Great chefs are rarely satisfied when they eat in someone elses restaurant. The same can be said for great programmers: Why buy an application when you can design one better yourself?
Thats the line of thinking at NetSolve Inc., which has offered network-management services since 1995, and currently has more than 1,200 small to midsize customers in 42 countries. Surprisingly, nearly all of NetSolves software was developed in-house. The one noteworthy exception is Netformx, a package that analyzes a customers existing network to create an infrastructure blueprint during NetSolves evaluation phase. “Its cheap [and it] works with a variety of devices [from 3Com, Cisco and Bay Networks],” says NetSolve VP of development Jerry Davis.
Other than the Netformx app, NetSolve decided to bake its network management system from scratch. “Weve tested almost every commercial package,” says Davis. “What we found is that we cant scale them in profitable ways.”
For example, NetSolve was unable to find a highly scalable fault-management solution. “You need something that identifies a broken router, switch, etc., and helps fix it remotely,” says Davis. “HP Openview does that, but polling times rapidly grow as more devices are added to a network. You have to keep adding more hardware and software to keep polling times reasonable.”
In contrast, NetSolves home-grown Canvass software “needs just one $2,500 server” to monitor all of the WAN circuits of the MSPs customers. Canvass “polls every (WAN) element every 90 seconds,” says Davis.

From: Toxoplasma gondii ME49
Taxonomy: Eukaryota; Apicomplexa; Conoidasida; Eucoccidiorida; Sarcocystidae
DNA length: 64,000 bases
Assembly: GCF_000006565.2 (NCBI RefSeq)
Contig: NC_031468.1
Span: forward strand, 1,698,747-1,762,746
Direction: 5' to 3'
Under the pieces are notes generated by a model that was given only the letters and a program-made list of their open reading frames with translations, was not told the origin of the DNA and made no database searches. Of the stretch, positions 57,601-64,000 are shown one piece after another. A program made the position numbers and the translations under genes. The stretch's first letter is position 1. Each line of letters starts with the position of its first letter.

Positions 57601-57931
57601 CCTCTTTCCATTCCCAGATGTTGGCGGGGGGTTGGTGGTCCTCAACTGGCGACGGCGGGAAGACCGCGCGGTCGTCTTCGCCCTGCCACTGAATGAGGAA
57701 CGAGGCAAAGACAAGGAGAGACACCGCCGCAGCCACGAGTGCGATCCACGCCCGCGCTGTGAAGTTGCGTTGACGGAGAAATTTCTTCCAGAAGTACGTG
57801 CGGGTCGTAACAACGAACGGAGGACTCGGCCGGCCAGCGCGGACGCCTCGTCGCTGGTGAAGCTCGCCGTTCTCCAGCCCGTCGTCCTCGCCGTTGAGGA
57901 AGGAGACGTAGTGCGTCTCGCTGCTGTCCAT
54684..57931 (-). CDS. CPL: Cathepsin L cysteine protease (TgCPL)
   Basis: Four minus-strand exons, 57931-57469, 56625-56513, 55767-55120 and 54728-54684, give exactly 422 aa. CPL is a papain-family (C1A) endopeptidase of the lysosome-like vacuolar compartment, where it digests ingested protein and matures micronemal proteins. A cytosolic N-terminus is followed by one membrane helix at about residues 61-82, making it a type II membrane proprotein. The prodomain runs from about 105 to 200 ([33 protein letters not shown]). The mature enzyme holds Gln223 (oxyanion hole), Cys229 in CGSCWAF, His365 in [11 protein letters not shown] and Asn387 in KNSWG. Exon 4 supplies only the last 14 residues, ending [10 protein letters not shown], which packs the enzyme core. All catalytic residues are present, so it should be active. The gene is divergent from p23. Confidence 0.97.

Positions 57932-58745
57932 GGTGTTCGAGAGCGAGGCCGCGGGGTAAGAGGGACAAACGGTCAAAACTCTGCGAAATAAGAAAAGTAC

The Clock Is Ticking Quick response is critical. “We have to be able to understand a problem and know what to do in under 15 minutes,” says Davis. “Thats when customers already know theres a problem and are reaching for the phone.” Canvass automatically diagnoses the probable cause of a network outage, generates a trouble ticket for NetSolves NOC engineers, and notifies the customer that repairs are under way.
Enterprise-oriented packages such as Tivoli perform similar functions, but lack the performance that a large MSP needs. “Tivoli takes inputs from different (monitoring) sources, but doesnt poll on its own,” says Davis. “Also, its very, very expensive, difficult to configure and slow on large networks. We tried Tivoli server management on 1,000 servers and got 15 minute response times for just one down device.” NetSolve manages some 65,000 network devices with Canvass, and keeps response times under 15 minutes.
Cost was another reason NetSolve developed its own management software.
“It would have cost $15,000 per NOC engineer to equip them with off-the-shelf fault management, enterprise management” and other essential troubleshooting tools, says Davis. NetSolve keeps 65 engineers on duty at any given time.
Future Watch Fault management is a reaction to events that have already happened. NetSolve also provides forward-looking performance measurement and engineering services to help its customers plan for future needs. Performance analysis also helps identify and correct misallocated resources.